The Cultures of Irish Nationalism
By (author) Michael Mays
Publication date:16 February 2007
Length of book:240 pages
Drawing on diverse cultural forms, and ranging across disciplinary boundaries, Nation States maps the contested cultural terrain of Irish nationalism from the Act of Union of 1800 to the present. In looking at Irish nationalism as a site of struggle, Mays examines both the myriad ways in which the nation fashions itself as the a priori ground of identity, and those processes through which nationalism engenders an ostensibly unique national identity corresponding to one and only one nation-state, the place where we always have been, and can only ever be, 'at home.'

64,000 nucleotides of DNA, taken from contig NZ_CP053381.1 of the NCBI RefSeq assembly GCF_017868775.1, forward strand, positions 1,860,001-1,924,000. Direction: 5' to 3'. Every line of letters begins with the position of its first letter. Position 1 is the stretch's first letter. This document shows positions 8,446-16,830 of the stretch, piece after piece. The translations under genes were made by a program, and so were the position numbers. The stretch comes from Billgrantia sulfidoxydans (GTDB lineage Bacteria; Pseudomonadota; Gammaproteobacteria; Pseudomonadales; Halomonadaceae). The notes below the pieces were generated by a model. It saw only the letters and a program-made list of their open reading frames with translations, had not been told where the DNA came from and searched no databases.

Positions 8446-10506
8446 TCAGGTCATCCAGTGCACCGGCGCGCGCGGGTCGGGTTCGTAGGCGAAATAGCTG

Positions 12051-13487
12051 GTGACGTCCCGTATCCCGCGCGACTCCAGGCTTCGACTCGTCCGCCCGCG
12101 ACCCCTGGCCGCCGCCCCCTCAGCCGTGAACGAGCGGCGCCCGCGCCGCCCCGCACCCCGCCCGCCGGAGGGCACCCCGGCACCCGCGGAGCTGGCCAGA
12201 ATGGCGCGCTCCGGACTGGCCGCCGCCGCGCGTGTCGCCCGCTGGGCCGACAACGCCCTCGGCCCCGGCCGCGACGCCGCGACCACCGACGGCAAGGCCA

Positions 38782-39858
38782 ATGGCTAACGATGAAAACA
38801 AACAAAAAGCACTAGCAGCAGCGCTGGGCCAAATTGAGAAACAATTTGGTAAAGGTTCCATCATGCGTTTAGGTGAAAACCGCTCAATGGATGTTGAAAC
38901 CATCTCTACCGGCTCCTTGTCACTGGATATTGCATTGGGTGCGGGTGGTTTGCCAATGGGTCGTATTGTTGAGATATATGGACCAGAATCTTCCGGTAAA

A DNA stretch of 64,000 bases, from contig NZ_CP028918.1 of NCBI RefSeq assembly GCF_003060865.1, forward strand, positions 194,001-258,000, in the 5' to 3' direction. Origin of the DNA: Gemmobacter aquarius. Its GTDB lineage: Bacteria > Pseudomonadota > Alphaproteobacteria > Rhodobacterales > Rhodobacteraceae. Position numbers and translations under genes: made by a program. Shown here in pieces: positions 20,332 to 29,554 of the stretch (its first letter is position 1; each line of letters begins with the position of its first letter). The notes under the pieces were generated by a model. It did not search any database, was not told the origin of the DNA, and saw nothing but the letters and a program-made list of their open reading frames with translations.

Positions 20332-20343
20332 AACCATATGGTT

Michael Mays' book is a distinguished and original contribution to the current critical confluence of Irish cultural, social, political, and literary history. Mays has unified these elements through a lucid and continuous scholarly narrative marked by a non-pedantic use of primary sources and a fine use of critical theory subordinate to his primary style of presentation. Especially useful is Mays' questioning and judicious use of 'postcolonial' theory and his discussions of modern Irish literature; his crisp and interesting insights regarding Yeats are worth the price of admission. It is the only scholarly work in its genre which I find appropriate for both advanced scholarship and the pleasure of the informed general reader. I unreservedly recommend this excellent book.